Forgetting the year

Japan doesn’t celebrate Christmas (really), so companies don’t have Christmas parties. However, New Years is very important in Japanese culture and, as such, they have New Years’ parties, appropriately called 忘年会 (bounenkai) – literally, “forget the year gathering.” My school had their bounenkai last Friday, December 20th, and I was invited, as were all of the other teachers.

My bounenkai was a little on the expensive side – I had to pay 6000 yen (~$60) in order to attend mine. However, I was told that there would be games and such at the bounenkai, as well as food and alcohol, and I was looking forward to spending time with the teachers, so I willingly paid the cash. And, man, what a party it was!

Ours was held at a local hotel. We went into the banquet room where we sat at a table with our Teacher’s Room desk group mates (all of the 1nensei teachers sat together, all of the 2nensei teachers sat together, the 3nensei teachers sat together… etc.). Usually, the new teachers have to prepare an “opening” of some sort, so we watched as they put on a hilarious skit of a popular Japanese comedian’s song and dance, listened to a few words from our school’s principal, then we kanpai‘d and the bounenkai began!

We were served several plates of food, ranging from sushi (delicious), to a salad that had some kind of squid/octopus type thing in it (also delicious!), to what I think was (a very tender) pork, to soup, to fried noodles and vegetables, and finishing with two desserts! The entire time we ate, we were offered unlimited alcohol – beer, wine, Japanese sake…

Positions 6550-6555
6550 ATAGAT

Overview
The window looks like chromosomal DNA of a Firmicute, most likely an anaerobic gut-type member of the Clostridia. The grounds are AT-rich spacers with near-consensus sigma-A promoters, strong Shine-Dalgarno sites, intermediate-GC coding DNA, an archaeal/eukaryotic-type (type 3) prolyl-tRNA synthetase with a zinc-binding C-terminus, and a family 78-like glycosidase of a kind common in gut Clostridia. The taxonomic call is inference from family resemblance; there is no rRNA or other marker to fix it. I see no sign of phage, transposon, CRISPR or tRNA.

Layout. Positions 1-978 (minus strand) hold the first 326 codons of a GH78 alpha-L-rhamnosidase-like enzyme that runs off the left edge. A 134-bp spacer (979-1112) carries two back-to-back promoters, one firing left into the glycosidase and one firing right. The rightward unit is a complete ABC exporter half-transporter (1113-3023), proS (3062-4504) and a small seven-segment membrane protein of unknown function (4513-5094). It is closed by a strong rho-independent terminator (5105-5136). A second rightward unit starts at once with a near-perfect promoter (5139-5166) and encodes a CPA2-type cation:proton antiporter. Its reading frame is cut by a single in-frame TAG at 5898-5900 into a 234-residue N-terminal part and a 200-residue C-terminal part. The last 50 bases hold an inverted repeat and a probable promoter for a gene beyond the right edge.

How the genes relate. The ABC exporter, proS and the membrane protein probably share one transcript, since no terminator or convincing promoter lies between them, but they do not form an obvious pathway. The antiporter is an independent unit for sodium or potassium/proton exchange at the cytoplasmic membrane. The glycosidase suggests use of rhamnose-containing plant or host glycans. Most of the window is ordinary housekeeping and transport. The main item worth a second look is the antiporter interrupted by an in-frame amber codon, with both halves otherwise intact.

After we finished eating, the new teachers had organized some games for us to play. One of the games was Bingo, which was super fun and a good way to test my Japanese numerical skills after I had had a few drinks. I was one of the early winners, but we played until everyone won. It was so much fun!

Two and a half hours after the kanpai, the bounenkai ended. I was sad for it to end – I was having a lot of fun with the teachers as we all relaxed and “forgot the year.” So, when I was invited to the 二次会 (nijikai), or after party, I only hesitated a moment before accepting! The nijikai was held at a local bar and cost me another 2000yen (~$20), but it was worth it. I talked to teachers whom I had never talked to before, ate and drank some more, and overall had a great time! The nijikai ended after two hours, and after having one too many drinks, I made it home safe and sound by 11pm.

Although it was an expensive night, it was totally worth it and I’m so glad I went! If you ever get the chance to go to a bounenkai – GO! :)


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